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Life In A Noble Household 1641-1700 by Gladys Scott-Thomson, 1937, analyses the household accounts of William Russell, 1st Duke of Bedford. On page 236 is listed an entry from December 1690 where the Duke pays for the funeral of his huntsman, Thomas Nun.

Paid for a coffin and shroud, etc., for him, with 2s. to the searchers and 6s. for a certificate: £1 5s 0d.

I'm guessing that the certificate was for burial in wool. But what did the searchers do?

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It would seem that were an early form of coroner -

They would visit the recently deceased and then report the incident and probable cause to the parish clerk.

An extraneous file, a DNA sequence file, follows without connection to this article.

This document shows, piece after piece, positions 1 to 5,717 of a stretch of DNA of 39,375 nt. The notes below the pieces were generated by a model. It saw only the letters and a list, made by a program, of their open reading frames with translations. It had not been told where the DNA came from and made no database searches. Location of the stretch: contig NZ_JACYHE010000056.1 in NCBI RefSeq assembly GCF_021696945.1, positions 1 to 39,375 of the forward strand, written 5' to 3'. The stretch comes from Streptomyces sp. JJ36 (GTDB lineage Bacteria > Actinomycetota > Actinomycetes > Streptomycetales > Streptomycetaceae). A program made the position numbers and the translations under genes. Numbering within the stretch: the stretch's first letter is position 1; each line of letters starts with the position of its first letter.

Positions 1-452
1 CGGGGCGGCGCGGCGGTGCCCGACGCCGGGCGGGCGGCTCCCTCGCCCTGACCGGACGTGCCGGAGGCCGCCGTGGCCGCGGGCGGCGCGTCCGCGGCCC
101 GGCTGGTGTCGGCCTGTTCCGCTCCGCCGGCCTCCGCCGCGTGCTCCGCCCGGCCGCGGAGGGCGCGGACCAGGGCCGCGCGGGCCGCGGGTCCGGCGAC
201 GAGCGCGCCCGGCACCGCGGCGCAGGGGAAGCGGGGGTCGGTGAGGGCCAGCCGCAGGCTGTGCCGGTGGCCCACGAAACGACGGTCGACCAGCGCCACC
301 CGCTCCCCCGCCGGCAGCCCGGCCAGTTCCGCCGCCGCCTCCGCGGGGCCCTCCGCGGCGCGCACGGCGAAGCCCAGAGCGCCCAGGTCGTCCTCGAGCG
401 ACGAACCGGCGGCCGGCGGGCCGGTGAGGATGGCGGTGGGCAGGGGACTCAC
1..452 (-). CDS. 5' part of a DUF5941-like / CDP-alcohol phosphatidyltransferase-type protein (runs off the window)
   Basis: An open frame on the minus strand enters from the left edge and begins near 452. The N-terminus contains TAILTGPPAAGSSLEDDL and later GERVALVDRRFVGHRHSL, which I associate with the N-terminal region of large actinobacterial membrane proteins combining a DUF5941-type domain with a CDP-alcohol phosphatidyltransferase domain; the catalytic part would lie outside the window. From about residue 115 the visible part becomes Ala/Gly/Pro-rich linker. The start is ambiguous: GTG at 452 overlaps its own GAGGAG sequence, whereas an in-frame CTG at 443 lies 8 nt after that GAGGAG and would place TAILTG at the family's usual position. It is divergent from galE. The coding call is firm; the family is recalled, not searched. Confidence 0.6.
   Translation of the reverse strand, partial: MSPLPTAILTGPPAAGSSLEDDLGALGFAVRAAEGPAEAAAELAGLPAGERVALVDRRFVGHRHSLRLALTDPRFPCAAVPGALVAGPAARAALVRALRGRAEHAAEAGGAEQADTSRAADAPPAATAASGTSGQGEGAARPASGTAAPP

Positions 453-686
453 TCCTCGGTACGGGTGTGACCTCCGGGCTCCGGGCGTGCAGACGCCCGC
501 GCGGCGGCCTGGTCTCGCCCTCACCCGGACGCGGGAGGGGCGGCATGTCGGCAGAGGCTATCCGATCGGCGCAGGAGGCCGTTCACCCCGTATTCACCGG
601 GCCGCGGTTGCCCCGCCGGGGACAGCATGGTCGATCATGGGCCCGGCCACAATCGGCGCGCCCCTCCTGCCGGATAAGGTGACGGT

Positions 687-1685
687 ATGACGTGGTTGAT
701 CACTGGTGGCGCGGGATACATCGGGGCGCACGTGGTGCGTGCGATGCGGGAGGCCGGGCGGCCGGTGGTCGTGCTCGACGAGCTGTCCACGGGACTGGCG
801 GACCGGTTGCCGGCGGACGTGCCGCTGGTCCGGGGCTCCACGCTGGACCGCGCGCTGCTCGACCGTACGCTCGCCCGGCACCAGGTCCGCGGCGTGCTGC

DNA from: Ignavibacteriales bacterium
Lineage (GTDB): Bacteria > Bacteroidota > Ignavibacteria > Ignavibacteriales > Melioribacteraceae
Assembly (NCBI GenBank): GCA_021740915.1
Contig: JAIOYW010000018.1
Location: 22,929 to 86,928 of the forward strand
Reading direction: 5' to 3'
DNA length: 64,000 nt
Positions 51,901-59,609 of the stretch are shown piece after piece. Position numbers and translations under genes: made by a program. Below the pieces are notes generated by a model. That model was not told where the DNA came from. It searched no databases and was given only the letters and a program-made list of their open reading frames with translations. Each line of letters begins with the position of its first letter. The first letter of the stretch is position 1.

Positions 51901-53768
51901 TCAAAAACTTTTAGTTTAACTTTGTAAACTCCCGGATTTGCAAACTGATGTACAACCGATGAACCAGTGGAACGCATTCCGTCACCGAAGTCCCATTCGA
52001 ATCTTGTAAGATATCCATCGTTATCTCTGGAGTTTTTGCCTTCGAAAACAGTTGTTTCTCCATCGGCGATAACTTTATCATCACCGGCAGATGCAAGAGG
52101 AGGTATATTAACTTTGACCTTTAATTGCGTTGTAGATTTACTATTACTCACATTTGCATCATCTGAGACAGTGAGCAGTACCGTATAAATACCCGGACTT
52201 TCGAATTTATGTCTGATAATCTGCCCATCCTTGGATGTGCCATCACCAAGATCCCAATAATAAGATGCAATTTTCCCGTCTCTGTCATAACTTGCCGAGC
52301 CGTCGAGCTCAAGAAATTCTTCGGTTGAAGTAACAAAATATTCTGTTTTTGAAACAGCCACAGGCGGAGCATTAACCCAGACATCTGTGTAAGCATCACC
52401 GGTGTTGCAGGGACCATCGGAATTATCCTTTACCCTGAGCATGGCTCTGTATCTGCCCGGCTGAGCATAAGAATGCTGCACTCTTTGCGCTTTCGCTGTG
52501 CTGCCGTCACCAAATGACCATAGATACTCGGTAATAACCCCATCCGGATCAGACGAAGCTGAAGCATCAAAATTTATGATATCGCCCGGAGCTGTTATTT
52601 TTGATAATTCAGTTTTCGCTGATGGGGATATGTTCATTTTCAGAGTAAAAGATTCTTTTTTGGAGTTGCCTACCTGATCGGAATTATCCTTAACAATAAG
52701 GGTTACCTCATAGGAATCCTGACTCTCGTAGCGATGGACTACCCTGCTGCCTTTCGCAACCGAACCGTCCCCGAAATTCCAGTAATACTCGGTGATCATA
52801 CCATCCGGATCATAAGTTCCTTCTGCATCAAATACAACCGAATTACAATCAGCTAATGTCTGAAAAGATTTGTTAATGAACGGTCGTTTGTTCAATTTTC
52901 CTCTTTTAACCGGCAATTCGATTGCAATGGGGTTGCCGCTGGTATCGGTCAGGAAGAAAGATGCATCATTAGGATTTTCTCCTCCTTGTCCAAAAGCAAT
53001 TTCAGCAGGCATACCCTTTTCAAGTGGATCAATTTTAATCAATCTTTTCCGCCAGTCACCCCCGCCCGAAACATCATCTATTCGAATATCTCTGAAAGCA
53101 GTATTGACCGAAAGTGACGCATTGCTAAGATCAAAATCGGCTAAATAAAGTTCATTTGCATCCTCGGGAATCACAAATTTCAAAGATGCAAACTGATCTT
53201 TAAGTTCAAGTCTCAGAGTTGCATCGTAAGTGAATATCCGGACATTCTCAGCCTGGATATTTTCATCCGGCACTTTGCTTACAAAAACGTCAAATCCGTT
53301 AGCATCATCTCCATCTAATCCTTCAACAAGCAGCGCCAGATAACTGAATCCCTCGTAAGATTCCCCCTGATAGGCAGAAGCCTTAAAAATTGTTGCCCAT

I'm not sure why they would have been paid direct by the Duke in this instance, as they should have been paid by the parish.

Their title would have been Searchers of the Dead, and they were the people calling "bring out yer dead".

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    And the Oxford English Dictionary tells me that too: "1662 J. Graunt Nat. & Polit. Observ. Bills Mortality i. 11 When any one dies... The Searchers..(who are antient Matrons, sworn to their Office) repair to the place, where the dead Corps lies, and..examine by what Disease, or Casualty the Corps died. 1759 Coll. Bills of Mortality Pref. 7 Every parish appoints a searcher, whose business it is to examine the corpse, and to report the distemper." Thanks! – emrys57 Sep 15 '16 at 14:45

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